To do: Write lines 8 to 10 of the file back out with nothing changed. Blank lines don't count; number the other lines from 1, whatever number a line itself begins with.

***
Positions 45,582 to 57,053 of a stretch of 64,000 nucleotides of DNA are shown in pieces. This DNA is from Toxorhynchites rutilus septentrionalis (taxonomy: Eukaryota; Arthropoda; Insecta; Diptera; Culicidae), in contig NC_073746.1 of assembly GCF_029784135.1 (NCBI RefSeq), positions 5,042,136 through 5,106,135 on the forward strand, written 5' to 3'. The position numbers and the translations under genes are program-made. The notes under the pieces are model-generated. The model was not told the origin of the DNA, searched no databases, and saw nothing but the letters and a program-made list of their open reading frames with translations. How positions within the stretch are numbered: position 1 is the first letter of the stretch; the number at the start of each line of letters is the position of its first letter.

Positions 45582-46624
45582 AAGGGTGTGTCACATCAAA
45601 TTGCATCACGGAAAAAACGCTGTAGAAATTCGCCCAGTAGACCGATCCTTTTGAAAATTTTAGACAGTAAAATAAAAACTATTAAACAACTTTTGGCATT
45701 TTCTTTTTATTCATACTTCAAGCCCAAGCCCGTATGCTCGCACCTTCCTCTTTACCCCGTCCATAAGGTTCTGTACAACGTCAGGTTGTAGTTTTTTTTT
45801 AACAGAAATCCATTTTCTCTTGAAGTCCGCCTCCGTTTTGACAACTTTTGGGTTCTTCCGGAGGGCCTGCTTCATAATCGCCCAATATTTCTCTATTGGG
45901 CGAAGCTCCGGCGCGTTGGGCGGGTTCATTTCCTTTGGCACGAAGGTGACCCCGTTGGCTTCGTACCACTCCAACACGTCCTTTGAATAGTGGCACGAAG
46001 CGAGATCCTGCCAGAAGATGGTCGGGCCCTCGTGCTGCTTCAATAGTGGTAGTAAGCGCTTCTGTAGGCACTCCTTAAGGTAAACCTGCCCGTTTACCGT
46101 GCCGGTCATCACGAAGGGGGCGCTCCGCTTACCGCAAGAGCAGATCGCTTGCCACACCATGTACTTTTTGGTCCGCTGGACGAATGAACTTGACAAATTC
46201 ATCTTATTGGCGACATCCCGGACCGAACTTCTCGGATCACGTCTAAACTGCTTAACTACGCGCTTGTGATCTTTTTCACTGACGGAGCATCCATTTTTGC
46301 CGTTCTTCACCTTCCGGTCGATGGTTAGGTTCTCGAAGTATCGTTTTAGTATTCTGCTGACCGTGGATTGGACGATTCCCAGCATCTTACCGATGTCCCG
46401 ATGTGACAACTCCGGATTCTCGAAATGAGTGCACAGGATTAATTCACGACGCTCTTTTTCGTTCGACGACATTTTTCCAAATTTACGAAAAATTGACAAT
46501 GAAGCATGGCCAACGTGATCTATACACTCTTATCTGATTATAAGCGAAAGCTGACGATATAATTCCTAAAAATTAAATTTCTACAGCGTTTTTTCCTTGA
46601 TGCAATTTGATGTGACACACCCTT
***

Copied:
46001 CGAGATCCTGCCAGAAGATGGTCGGGCCCTCGTGCTGCTTCAATAGTGGTAGTAAGCGCTTCTGTAGGCACTCCTTAAGGTAAACCTGCCCGTTTACCGT
46101 GCCGGTCATCACGAAGGGGGCGCTCCGCTTACCGCAAGAGCAGATCGCTTGCCACACCATGTACTTTTTGGTCCGCTGGACGAATGAACTTGACAAATTC
46201 ATCTTATTGGCGACATCCCGGACCGAACTTCTCGGATCACGTCTAAACTGCTTAACTACGCGCTTGTGATCTTTTTCACTGACGGAGCATCCATTTTTGC